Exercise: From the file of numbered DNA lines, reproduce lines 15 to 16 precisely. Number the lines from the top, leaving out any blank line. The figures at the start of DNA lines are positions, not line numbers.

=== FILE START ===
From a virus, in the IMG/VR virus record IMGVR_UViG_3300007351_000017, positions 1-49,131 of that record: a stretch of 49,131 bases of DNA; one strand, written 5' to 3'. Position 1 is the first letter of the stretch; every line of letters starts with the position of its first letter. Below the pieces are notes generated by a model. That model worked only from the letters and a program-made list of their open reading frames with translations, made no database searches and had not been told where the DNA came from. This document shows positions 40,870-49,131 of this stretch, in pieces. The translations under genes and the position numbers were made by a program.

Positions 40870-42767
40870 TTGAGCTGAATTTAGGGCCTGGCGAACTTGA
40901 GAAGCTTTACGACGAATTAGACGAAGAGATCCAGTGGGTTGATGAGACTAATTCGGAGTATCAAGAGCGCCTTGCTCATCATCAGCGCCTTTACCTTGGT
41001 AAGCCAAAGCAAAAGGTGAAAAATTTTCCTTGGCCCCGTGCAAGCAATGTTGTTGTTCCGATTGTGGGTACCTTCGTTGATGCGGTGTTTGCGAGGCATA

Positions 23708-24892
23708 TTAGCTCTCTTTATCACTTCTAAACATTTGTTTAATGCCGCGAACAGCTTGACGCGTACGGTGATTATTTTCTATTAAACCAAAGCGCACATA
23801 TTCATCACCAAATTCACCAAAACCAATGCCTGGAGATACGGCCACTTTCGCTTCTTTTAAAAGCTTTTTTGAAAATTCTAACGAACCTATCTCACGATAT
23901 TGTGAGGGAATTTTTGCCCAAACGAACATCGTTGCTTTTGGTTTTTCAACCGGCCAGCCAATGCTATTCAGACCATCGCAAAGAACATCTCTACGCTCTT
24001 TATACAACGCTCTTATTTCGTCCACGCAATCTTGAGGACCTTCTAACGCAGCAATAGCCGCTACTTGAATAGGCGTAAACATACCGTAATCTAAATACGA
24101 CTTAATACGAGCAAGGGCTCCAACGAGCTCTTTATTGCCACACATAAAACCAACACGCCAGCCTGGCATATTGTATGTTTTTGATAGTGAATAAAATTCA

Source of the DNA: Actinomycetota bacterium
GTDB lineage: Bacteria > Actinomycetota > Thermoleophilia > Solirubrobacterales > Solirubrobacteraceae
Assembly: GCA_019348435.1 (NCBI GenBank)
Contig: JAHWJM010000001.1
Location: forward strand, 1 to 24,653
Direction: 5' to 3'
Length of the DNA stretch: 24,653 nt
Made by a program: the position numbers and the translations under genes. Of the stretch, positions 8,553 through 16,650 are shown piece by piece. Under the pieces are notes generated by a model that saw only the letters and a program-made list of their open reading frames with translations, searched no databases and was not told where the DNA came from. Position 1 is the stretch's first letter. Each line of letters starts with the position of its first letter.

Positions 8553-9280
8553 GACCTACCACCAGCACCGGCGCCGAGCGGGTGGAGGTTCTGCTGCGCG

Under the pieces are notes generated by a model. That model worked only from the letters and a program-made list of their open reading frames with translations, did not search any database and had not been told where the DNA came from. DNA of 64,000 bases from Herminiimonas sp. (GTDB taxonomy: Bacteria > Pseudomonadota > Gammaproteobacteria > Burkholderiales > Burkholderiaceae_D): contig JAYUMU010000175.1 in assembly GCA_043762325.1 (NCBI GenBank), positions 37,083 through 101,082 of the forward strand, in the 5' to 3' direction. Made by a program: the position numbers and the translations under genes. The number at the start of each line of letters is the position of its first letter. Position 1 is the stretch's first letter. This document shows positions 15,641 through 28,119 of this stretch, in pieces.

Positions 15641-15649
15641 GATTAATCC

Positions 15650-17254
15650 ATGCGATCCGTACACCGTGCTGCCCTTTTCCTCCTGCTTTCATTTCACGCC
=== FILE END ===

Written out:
Contig: JAHWJM010000001.1
Location: forward strand, 1 to 24,653